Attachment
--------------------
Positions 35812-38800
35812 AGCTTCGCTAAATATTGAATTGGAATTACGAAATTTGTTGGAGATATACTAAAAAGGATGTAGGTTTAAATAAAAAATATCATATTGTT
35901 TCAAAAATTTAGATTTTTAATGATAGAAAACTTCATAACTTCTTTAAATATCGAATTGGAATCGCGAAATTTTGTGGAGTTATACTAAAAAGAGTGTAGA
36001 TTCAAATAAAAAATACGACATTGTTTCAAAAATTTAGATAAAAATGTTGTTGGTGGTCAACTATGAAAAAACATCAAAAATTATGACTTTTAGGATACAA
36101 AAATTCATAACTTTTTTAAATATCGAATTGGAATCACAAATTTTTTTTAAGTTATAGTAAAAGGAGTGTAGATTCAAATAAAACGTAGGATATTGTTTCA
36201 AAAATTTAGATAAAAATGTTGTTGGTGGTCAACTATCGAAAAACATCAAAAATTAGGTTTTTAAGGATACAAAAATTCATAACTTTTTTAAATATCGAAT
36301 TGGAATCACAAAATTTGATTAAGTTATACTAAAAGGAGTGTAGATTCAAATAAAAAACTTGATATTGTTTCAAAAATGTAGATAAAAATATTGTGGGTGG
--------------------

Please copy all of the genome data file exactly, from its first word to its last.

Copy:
Positions 35812-38800
35812 AGCTTCGCTAAATATTGAATTGGAATTACGAAATTTGTTGGAGATATACTAAAAAGGATGTAGGTTTAAATAAAAAATATCATATTGTT
35901 TCAAAAATTTAGATTTTTAATGATAGAAAACTTCATAACTTCTTTAAATATCGAATTGGAATCGCGAAATTTTGTGGAGTTATACTAAAAAGAGTGTAGA
36001 TTCAAATAAAAAATACGACATTGTTTCAAAAATTTAGATAAAAATGTTGTTGGTGGTCAACTATGAAAAAACATCAAAAATTATGACTTTTAGGATACAA
36101 AAATTCATAACTTTTTTAAATATCGAATTGGAATCACAAATTTTTTTTAAGTTATAGTAAAAGGAGTGTAGATTCAAATAAAACGTAGGATATTGTTTCA
36201 AAAATTTAGATAAAAATGTTGTTGGTGGTCAACTATCGAAAAACATCAAAAATTAGGTTTTTAAGGATACAAAAATTCATAACTTTTTTAAATATCGAAT
36301 TGGAATCACAAAATTTGATTAAGTTATACTAAAAGGAGTGTAGATTCAAATAAAAAACTTGATATTGTTTCAAAAATGTAGATAAAAATATTGTGGGTGG